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MA441: Algebraic Structures I
Lecture 16
29 October 2003
1Review from Lecture 15:
Theorem 6.1: Cayley’s Theorem
Every group is isomorphic to a group of per-
mutations.
Example:
(RD1)= (132)(23) =((132))((23))( )
((132))((23))=(123)(456)(14)(26)(35)
(123)(456)(14)(26)(35)=(16)(25)(34)
(16)(25)(34)=((12))=(D3).
2Theorem 6.2: Properties of Isomorphisms
Acting on Elements
Suppose that : G → G is an isomorphism.1 2
Then the following properties hold.
1. sends the identity of G to the identity1
of G .2
2. For every integer n and for every group
n nelement a in G , (a )=((a)) .1
3. For any elements a,b ∈ G , a and b com-1
mute iﬀ (a) and (b) commute.
4. The order of a, |a| equals |(a)| for all
a∈G (isomorphisms preserve orders).1
35. For a ﬁxed integer k and a ﬁxed group ele-
kment b in G , the equation x =b has the1
same number of solutions in G as does1
kthe equation x =(b) in G .2
Proof:
Part 5:
Apply the isomorphism to the equation
k k kx =b to get (x )=(x) =(b).
Let’s rename the variable x to y in the second
kequation and write y =(b).
For every solution x ∈ G to the ﬁrst equa-1
tion, we get a solution y ∈ G to the second2
equation. Because is one-to-one, there are
at least as many y as x.kSuppose y ∈ G is a solution to y = (b).2
Since is onto, there is an x ∈ G such that1
(x)=y.
k k kNow y = (x) = (x ) = (b). Since is
kone-to-one, we know x =b.
Therefore we have at least as many x as y, and
the number of solutions of the two equations
are equal.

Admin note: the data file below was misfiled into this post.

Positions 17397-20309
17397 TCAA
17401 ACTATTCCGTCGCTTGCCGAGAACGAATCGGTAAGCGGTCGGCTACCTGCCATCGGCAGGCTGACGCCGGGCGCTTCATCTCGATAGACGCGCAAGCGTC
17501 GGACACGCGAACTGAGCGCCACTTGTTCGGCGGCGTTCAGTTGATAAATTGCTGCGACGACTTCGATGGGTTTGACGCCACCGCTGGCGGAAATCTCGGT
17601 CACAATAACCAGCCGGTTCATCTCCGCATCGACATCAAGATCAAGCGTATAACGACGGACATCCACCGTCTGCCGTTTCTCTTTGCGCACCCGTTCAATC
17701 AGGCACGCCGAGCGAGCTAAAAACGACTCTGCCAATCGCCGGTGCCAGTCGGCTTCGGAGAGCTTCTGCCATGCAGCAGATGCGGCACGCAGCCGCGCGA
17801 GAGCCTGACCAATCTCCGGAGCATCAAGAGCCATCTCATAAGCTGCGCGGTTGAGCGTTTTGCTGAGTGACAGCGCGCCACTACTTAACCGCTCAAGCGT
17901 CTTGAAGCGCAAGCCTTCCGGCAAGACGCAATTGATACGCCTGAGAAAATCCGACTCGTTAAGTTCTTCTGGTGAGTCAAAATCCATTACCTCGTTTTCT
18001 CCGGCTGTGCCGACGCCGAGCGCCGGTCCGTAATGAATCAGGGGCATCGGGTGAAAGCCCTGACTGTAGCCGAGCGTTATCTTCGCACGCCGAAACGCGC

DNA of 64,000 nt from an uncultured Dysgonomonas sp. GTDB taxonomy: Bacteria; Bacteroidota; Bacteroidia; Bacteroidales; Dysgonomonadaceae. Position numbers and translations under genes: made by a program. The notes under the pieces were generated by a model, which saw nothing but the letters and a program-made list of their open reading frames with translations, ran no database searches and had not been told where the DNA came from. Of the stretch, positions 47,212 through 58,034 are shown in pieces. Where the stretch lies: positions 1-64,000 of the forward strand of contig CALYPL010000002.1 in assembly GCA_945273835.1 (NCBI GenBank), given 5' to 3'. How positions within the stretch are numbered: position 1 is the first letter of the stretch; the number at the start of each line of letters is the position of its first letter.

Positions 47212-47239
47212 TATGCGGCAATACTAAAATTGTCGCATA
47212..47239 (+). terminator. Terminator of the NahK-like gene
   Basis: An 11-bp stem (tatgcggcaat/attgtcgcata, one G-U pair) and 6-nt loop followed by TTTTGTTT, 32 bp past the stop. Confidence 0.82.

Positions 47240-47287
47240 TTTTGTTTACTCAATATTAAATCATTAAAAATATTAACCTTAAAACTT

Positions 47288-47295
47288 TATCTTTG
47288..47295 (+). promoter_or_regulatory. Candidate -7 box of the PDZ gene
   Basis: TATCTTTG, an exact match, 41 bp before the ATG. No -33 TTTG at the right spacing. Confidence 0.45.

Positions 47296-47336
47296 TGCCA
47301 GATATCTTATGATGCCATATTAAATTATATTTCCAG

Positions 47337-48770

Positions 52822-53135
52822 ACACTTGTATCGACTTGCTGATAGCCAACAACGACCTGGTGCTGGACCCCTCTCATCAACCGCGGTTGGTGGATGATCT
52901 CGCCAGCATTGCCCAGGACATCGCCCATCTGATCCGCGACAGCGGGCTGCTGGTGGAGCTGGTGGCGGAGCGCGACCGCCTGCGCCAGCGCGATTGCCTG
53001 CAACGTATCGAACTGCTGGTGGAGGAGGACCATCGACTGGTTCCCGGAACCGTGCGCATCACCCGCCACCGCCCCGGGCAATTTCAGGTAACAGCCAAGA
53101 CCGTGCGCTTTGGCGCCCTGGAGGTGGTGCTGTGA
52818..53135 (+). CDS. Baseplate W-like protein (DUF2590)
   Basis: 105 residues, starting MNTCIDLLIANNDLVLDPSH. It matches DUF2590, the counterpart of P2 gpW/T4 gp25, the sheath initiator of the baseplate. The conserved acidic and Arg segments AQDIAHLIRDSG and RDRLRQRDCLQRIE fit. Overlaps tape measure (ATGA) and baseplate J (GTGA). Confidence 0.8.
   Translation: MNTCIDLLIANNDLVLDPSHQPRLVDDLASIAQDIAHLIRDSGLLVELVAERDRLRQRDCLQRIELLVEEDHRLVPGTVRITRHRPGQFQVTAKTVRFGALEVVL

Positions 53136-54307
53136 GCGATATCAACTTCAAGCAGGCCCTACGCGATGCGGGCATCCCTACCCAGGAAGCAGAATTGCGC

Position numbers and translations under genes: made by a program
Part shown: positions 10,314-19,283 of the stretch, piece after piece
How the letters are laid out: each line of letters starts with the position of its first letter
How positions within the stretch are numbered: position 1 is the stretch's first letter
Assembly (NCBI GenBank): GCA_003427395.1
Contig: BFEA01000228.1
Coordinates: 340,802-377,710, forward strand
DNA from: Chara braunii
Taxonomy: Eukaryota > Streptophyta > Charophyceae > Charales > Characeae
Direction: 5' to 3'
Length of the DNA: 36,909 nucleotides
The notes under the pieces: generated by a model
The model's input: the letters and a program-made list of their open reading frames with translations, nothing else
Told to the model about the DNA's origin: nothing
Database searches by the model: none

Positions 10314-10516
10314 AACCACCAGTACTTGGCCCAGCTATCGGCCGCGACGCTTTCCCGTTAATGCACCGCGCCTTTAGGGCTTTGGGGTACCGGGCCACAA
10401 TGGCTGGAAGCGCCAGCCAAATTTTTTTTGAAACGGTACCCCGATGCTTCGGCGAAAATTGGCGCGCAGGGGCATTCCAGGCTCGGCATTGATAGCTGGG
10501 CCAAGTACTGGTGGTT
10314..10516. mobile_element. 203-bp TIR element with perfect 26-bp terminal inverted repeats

(Non)example: C is not isomorphic to R
4because the equation x = 1 has a diﬀerent
number of solutions in each group.
4Theorem 6.3: Properties of Isomorphisms
Acting on Groups
Suppose that : G → G is an isomorphism.1 2
Then the following properties hold.
1. G is Abelian iﬀ G is Abelian.1 2
2. G is cyclic iﬀ G is cyclic.1 2
13. is an isomorphism from G to G .2 1
4. If K G is a subgroup, then (K) =1
{(k)|k ∈K} is a subgroup of G .2
5Proof:
Part 1: follows from part 3 of Theorem 6.2,
which shows that isomorphisms preserve com-
mutativity.
Part 2: follows from part 4 of Theorem 6.2,
which shows that isomorphisms preserve order
and by noting that if G =hai, then1
G =h(a)i.2
6Part 3: Since is one-to-one and onto, for
every y ∈ G , there is a unique x ∈ G such2 1
1that (x)=y. Deﬁne (y) to be this x.
1Clearly, is one-to-one and onto, since is.
1In fact, is the identity map on G , and2
1 is the identity map on G .1
We need to show the homomorphism property
1for :
1 1 1 (ab)= (a) (b).
71Let (x)=a (so (a)=x) and
1let (y)=b (so (b)=y).
Then substituting for a and b,
1 1 (ab) = ((x)(y))
1= ((xy))
= xy
1 1= (a) (b).
1Therefore :G →G is an isomorphism.2 1
8Deﬁnition:
An isomorphism from a group G onto itself is
called an automorphism of G. The set of
automorphisms is denoted Aut(G).
Example 9:
Complex conjugation is an automorphism of C
under addition and C under multiplication.
Example 10:
2In R , (a,b) = (b,a) is an automorphism of